Bear with my remembering self for a minute: The Shangri-Las Remember Walking in the Sand; Marvin Gaye Got To Give It Up; Earth, Wind and Fire Shining Star (which had to be followed with That’s the Way of the World or life just wouldn’t be right); memories of a million little kids dancing round the pool singing along to Shirley Ellis’s The Name Game.
Late in the summer of 1983 I made the wonderful error of buying Millie Jackson’s XXX! Outrageous! Live! record when the title I was looking for – some forgotten Kate Bush recording – slipped my mind. Wow. For a taste check out album cuts I Had To Say It or Lovers and Girlfriends. And finally a song from childhood I rediscovered in the early 90s when I worked the midnight shift frying doughnuts in Phoenix and then shared with David when we met: the highly mannered vocal stylings of Al Hibbler interpreting Unchained Melody.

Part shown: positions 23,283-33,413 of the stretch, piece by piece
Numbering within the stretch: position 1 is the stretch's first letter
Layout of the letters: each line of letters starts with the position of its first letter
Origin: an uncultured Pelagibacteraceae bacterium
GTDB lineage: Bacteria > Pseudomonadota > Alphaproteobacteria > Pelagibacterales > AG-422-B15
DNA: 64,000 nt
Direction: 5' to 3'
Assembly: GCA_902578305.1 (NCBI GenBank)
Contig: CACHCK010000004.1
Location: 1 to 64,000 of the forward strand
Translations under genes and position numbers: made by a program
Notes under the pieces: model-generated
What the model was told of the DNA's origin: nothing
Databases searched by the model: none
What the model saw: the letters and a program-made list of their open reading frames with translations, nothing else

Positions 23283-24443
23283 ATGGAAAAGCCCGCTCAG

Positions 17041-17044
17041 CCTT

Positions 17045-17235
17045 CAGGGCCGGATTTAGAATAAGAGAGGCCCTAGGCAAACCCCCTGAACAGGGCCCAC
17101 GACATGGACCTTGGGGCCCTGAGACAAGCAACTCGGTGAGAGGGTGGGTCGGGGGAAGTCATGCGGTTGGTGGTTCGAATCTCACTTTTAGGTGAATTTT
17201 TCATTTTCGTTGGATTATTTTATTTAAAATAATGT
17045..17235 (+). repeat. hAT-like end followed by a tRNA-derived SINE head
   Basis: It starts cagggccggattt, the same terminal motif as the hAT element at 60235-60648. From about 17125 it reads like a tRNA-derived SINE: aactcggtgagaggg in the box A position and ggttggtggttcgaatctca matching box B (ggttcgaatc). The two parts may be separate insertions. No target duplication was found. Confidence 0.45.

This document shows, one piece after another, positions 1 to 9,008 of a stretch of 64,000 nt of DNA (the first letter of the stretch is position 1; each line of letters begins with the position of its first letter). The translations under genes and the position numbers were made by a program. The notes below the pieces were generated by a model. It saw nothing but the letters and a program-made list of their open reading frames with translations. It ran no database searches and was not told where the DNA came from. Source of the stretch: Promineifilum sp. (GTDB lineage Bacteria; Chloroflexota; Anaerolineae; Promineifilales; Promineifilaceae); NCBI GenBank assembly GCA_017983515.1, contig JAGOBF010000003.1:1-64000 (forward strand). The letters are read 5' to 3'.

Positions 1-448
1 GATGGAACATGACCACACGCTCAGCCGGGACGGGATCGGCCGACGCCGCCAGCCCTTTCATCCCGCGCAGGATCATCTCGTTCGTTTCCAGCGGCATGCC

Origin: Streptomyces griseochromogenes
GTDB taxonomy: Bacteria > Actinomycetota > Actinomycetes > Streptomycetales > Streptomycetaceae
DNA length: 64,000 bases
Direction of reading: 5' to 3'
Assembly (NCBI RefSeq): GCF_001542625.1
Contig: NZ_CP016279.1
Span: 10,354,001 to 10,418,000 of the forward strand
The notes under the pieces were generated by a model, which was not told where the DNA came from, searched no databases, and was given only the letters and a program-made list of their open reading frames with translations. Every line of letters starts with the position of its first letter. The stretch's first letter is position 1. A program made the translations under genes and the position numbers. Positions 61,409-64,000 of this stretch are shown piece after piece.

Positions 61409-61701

I know what you’re thinking and you’re right, this is self indulgent and I could go on and on – so could you.
Why am I rambling on with musical memories from summers past in a column meant for – and better suited to – contemporary (and preferably current) art experiences? Hmm. Let me try. The music I heard then was all around, as music is still. Listening to and loving music then was a good way to begin understanding the dual shared / singular nature of culture. The listening experience was universal in that the friends I was with as well as anyone else listening were all hearing the same songs. But the songs sank into each of us differently, depending on our individual life experience and the context in which we listened. It’s not the songs themselves that join us as human it’s that we share such markers at all. I may not know what you’re thinking when your eyes fill and you smile as a favorite old tune catches you off guard but I sure understand what you’re feeling.